Diabetes is a chronic disorder characterized by an excessive amount of sugar glucose in the bloodstream. When we eat food, carbohydrates are converted into glucose which is deposited into the bloodstream. In a healthy body, when high glucose levels are detected (as in after a meal), a hormone called insulin is secreted by the pancreas into the circulatory system where it attaches to cells and directs them to extract the glucose and convert it to energy. People with diabetes either don’t produce insulin at all or do so in such a way that there isn’t enough. As a result, the cells never receive the signal to ‘eat’ the glucose, and instead of it being converted to energy, it is passed, unused, out of the body through the urine. A body whose cells are not consuming glucose simply cannot survive.
There are two general types of diabetes that can affect anyone. In order of commonality, the first is ‘type 2’ diabetes, most prevalent in adults, and accountable for between 90% and 95% of all cases. As of 2016, just under 10% of the population had ‘type 2’ diabetes, a quarter of which were suffering unknowingly. In this case, the body is unable to produce and/or use insulin properly. Some factors that contribute to your risk of developing this version of diabetes include physical inactivity, being overweight, family history, race, and other health issues such as high blood pressure. The second type of diabetes, ‘type 1’, affects youth more than adults and for that reason was originally referred to as ‘juvenile diabetes’. In this version, the body’s immune system attacks and completely destroys the ability to create insulin by killing off the beta cells in the pancreas responsible for its production. To stay alive, ‘type 1’ diabetics must take insulin every day.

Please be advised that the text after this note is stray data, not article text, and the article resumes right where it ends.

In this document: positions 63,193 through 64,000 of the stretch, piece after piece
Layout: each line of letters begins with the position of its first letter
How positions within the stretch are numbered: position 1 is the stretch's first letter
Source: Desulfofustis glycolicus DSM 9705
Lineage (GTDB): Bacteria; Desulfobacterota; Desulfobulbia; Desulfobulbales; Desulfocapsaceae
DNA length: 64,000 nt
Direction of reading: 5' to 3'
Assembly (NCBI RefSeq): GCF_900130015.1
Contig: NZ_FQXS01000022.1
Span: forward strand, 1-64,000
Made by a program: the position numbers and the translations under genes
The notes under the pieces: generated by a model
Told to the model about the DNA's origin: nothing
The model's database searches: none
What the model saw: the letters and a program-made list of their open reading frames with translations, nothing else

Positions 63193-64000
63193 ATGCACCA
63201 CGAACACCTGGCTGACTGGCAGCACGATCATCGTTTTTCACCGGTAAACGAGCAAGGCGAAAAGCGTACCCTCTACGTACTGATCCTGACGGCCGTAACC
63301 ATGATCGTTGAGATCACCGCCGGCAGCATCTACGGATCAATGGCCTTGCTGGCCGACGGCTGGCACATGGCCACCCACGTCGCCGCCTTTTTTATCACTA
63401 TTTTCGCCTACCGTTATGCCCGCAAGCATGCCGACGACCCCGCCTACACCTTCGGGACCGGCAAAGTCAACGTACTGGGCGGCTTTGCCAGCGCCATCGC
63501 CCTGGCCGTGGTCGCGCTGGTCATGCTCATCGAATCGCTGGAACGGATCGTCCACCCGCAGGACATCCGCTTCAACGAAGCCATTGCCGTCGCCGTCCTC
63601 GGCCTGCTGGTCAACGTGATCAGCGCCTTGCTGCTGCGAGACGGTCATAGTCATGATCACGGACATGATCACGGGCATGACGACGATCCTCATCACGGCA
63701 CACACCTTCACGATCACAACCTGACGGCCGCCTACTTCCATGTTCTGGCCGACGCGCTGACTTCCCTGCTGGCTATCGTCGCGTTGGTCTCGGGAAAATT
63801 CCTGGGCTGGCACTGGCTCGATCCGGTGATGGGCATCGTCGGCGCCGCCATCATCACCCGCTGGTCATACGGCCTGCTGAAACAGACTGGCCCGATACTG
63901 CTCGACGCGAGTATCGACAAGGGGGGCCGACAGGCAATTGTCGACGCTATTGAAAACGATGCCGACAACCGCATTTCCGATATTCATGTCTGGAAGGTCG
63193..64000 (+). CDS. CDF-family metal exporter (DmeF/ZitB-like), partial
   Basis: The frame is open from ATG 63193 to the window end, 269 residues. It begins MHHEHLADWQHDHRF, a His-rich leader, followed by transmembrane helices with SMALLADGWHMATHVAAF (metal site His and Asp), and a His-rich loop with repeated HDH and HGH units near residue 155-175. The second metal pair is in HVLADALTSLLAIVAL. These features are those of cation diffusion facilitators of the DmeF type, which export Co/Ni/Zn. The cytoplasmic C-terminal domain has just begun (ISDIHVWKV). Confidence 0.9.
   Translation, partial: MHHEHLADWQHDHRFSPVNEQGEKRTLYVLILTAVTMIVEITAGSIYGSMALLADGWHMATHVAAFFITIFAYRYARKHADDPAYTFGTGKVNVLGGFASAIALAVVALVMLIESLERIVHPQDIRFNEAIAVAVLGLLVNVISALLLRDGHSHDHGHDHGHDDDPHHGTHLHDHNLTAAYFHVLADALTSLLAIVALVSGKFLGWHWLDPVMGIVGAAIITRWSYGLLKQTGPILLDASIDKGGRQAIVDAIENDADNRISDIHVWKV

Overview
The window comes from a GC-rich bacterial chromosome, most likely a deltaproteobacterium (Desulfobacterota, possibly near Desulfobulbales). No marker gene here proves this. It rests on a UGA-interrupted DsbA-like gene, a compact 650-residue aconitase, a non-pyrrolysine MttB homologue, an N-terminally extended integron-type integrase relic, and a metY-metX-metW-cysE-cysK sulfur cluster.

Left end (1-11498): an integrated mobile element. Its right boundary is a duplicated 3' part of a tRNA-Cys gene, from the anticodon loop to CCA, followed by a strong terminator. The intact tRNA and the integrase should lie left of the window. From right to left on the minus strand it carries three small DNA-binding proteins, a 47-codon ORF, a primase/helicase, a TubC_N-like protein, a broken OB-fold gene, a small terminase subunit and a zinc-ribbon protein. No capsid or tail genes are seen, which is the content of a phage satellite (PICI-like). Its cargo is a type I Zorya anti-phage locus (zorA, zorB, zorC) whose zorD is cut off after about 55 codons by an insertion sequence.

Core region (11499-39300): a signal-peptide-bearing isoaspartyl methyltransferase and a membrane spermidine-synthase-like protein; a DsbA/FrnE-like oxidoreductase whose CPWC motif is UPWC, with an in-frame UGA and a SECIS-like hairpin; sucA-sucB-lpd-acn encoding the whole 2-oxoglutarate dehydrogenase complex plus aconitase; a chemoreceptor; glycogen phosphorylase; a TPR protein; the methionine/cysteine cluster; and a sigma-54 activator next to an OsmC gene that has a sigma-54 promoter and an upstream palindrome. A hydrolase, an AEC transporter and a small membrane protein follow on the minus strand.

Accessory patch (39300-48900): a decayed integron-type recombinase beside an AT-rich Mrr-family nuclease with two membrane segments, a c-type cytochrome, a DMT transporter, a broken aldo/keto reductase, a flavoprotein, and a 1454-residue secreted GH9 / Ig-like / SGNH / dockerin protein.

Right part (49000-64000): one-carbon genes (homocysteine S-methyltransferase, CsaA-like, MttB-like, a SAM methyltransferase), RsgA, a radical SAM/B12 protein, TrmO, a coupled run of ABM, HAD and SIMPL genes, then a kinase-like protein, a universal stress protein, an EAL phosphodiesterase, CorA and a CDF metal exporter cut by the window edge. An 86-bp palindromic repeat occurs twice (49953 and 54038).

Another concern for diabetics of having abnormally high levels of glucose in the bloodstream is that it can lead to other life-threatening conditions such as kidney disease, heart disease, and stroke. Other serious though non-life threatening issues include dental problems, nerve damage, and problems with sight. Although there is no cure for diabetes, it is manageable, and with the proper care, people with this condition can lead normal, productive lives.